Legalization - An Outline Of The Issues, Arguments Pro And Con, Medical Marijuana, Industrial Hemp
war drug drugs national
Drug abuse existed long before the Nixon administration declared a "war on drugs" in the 1970s. More than thirty years later this "war" continues with no end in sight.
- Drug arrests increased from 580,900 in 1980 to 1.7 million in 2003; in 1984 they represented 6.1% of all arrests, while in 2003 they were 12.3% (Crime in the United States, 2003, Washington, DC: FBI).
- In 2003, 20% of state prisoners were held for drug offenses, up from 6.5% in 1980, according to the U.S. Department of Justice's Bureau of Justice Statistics.
- Annual expenditures to fight the war just at the federal level have exceeded $10 billion a year every year since 2000, and now exceed $12 billion, according to the Office of National Drug Control Policy. Judicial dockets have become crowded and prisons are operating above capacity.
- Heroin in the 1970s came primarily from Asia; now it comes from Mexico and Colombia in the western hemisphere. Synthetic drugs have multiplied, and one of the most potent, methamphetamine, is produced in every state.
- The population using drugs has been growing in recent years in every age group rather than declining.
Not surprisingly, the war on drugs, and/or the national policy under which it has been fought by administrations of both major parties, have many critics. One major alternative to the "war" is legalization. The issue, however, is inherently complex and controversial, in part because, as will be shown, a preponderant majority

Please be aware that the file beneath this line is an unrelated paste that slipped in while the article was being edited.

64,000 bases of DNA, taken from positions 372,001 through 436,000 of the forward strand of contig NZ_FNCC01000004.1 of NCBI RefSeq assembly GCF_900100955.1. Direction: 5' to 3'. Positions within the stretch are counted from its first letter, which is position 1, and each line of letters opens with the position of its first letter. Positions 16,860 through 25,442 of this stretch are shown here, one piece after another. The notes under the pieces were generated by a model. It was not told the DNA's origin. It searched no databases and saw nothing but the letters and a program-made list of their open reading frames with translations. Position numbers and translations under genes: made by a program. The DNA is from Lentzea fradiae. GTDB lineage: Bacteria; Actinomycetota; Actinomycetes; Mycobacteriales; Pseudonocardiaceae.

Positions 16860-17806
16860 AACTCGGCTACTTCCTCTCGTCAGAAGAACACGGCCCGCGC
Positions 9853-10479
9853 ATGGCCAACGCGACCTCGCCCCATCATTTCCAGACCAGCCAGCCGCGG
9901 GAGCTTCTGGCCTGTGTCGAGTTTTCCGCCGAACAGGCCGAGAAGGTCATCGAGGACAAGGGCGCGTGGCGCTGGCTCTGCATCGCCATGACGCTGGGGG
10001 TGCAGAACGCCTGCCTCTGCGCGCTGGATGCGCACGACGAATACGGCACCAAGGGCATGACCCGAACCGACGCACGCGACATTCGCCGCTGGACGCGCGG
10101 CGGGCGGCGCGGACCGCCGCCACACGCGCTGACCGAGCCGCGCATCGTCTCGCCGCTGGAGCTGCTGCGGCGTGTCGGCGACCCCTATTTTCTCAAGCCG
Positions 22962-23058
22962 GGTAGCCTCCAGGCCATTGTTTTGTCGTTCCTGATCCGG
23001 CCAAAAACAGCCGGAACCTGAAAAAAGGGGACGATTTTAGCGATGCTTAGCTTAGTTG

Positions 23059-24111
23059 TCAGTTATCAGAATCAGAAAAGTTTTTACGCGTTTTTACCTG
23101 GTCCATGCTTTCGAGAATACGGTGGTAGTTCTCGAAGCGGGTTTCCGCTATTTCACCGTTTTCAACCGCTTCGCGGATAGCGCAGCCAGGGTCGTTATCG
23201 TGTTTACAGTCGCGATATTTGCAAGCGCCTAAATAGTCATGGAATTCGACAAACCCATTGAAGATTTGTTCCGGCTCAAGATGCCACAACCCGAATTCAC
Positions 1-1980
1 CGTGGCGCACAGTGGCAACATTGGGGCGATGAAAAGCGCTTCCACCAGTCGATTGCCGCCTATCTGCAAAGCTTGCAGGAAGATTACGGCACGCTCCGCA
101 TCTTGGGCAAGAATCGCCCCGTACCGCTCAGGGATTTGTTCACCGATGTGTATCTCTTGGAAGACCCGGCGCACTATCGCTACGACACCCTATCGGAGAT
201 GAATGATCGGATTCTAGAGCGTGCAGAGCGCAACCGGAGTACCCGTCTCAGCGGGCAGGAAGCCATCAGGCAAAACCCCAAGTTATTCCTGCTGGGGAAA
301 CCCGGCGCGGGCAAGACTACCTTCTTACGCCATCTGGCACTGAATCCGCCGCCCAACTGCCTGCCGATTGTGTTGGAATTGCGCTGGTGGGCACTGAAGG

of the public opposes even the mildest form of legalization, the legalization of marijuana.
In the United States legalization of drugs almost invariably refers to the legalization of marijuana rather than, for instance, heroin and cocaine. Use of "hard drugs" like these is relatively limited, and most Americans consider them to be highly addictive and damaging to one's physical and mental health. Marijuana's
situation is different. According to the Substance A…
Most of those who favor legalization in some form (decriminalization, regulation, for medical use) use two arguments in combination. The first is that an approach to drugs based on prohibition and criminalization does not work, produces excessive rates of incarceration, and costs a lot of money that could be more productively
spent on treatment and prevention. The second is that drug use is an act…
Before the passage of the Marijuana Tax Act of 1937, which effectively prohibited the sale of marijuana, more than twenty pharmaceuticals were on the market with marijuana as an ingredient (Medical Marijuana Briefing Paper—2005, Washington, DC: Marijuana Policy Project, http://www.mpp.org/pdf/mmjbrief.pdf). In the 1970s
marijuana's medicinal properties were rediscovered by recreation…
Industrial hemp and marijuana both come from the Cannabis sativa plant, but while marijuana can contain THC levels of 3 to 15%, cannabis plants grown for industrial hemp contain less than 1% of THC. Industrial hemp can be used to make many products, including rope, textiles, plastics, paper products, and oil. U.S. law bans the
cultivation of hemp but permits the sale of hemp products. From only a …
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